Halloween Season Should Improve Your Child’s Behavior
Halloween Trick or Treat privileges should help earn good behavior every October just as a visit from Santa is currency for parents each December. Do not hesitate to take away or reduce those Halloween night privileges, because once you have, it can be an effective way to achieve improved behavior for a long time to come.
As usual, the main reason this special Halloween event is not sacrificed often is due to Momma guilt. We start planning and talking about costumes early. Some of us buy them, while some of us hand make them. We are limited only by our creativity. I’m not gonna lie. Some of my favorite Momma moments have been costume shopping. Then we also enjoyed getting the makeup, which the kids loved to help apply. The entire family was involved in these annual festivities, and they leave memories forever.
I also enjoyed using the same costume years later for the second child.
So, I get it. I understand the extreme reluctance many parents might have when it comes to using the Trick or Treat privilege as a weapon…I mean as a punishment for unacceptable behavior! I would just like to share my experience to highlight its effectiveness
My sweet angelic preschooler graduated and went off to kindergarten. I cannot tell you how shocked I was at the sudden change in her behavior. I immediately did not recognize her. She was acting as if she had entered high school and was fiercely defiant. Disobedient in class. Back talking the teacher. She was repeatedly reprimanded at home and school. A variety of punishments and restrictions were implemented. Her defiance ran so deep that when the teacher told her that her behavior would not let her earn stickers, my child replied: I have stickers at home.
So I laid out my plan. (devious Momma laugh)
We went Halloween costume shopping as usual and then got dressed up, complete with makeup and grabbed her candy holding pumpkin cloth bag. And when it was time to go… Bam!
Umm, yeah. Your behavior did not earn you the right to Trick or Treat. Daddy will take out your sister, but you will stay home and pass out candy with me.
Yup. It finally got real.
What? No more sassy talk?
We positioned ourselves at the door, and I cheerily talked as if there was nothing wrong. I enthusiastically greeted every Trick or Treater with way more excitement than I have ever actually felt! Every parent who came to door complimented her outfit then asked… When are you going trick or treating?
Awesome. I loved that question because it gave me another chance to say: Oh sweetie, when are you going? Tell the nice lady when you are going.
The next week, I had my sweet princess back. Of course, her attitude adjustment did not last forever, but then we were only faced with ups and downs of normal childhood willfulness. I still smile at my momentary victory from nearly 20 years ago. That day was etched into her brain to let her know that nothing was off the table when it came to losing privileges. I recently told her that I was going to write this blog and asked her, Remember when you passed out candy for Halloween?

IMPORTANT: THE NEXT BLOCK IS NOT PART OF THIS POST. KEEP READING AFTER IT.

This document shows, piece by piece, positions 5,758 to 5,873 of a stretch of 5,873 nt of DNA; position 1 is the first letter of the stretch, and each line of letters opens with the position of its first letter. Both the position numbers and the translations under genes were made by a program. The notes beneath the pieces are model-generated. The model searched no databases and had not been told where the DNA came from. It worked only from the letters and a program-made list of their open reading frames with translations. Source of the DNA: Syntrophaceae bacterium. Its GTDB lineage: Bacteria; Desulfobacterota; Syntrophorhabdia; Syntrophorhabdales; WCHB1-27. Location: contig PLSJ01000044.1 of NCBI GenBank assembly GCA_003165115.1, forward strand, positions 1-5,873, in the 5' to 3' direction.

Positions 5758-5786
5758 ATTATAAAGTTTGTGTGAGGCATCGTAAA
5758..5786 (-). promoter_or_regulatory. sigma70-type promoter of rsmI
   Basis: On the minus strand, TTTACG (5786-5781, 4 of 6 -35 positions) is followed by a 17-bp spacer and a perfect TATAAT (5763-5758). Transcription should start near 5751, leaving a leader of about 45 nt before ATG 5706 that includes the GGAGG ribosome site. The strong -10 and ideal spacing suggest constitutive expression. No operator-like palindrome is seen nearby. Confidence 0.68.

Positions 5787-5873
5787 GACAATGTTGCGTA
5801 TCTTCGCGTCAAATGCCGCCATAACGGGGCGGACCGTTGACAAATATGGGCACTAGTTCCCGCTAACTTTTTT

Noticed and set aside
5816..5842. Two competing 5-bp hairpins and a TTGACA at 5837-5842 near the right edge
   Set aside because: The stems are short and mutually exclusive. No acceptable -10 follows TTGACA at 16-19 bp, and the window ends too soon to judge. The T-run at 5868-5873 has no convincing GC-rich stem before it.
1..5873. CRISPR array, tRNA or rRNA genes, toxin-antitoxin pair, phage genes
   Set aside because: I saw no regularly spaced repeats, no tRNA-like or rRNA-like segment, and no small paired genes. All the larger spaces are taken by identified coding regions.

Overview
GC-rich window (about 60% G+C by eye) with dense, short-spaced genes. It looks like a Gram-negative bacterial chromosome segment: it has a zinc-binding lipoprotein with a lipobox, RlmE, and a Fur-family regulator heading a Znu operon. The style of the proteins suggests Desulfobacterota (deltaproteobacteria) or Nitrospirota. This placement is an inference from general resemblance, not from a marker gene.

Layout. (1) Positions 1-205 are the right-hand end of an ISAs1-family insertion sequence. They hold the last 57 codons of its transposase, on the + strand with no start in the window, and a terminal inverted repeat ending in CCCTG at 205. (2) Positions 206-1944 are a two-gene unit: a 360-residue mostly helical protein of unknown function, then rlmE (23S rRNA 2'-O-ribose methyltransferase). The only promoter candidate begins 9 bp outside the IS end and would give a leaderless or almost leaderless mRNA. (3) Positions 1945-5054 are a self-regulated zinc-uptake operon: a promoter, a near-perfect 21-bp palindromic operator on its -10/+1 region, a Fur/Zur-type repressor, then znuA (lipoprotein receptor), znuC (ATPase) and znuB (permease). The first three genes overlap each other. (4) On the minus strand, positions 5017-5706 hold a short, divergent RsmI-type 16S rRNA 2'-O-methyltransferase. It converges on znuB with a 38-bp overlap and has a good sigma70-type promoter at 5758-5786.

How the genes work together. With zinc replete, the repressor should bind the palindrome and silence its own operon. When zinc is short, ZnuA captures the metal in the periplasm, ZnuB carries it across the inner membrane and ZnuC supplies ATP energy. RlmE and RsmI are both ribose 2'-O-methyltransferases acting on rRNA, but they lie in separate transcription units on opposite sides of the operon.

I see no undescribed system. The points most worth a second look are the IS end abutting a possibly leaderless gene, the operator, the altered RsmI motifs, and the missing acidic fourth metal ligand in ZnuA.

She replied: Worst Halloween ever! (Is it bad that her answer still makes me smile?)
I have had many parents tell me this is too harsh of a punishment, which may be true for your child. I don’t recommend it as a first line of discipline, but I think it is a great option to use when all other methods fail. I believe you need to find what motivates your child and use that information to your advantage.
You don’t have to absolutely take away Trick or Treating but consider some option that will significantly impact them. My friend recently grew tired of her child’s frequent behavior problems, and she has announced that he can only Trick or Treat if he makes his own costume. A costume that she approves and one that shows a lot of work or creativity was involved. This option can allow for a punishment as well as an opportunity to work side by side with your child…while you mutter under your breath about how much easier things would be if he had earned the right to buy a costume.
Since motherhood is a marathon and not a sprint, you know that you are going to need future creative ways to help your children understand how serious you are about improving their behavior.They need to know that you are the kind of mother who has no shame in taking away major events. To be fair, many children do not celebrate Halloween or participate in Trick or Treat, so it’s not like you took away a once in a lifetime event.
I encourage parents with young children to start a discussion about losing the chance to go Trick or Treating. You deserve a couple weeks this month of “fake good behavior”, but you will be happy to take what you can get for as long as you can get it!
Don’t miss a chance to make a lasting impression.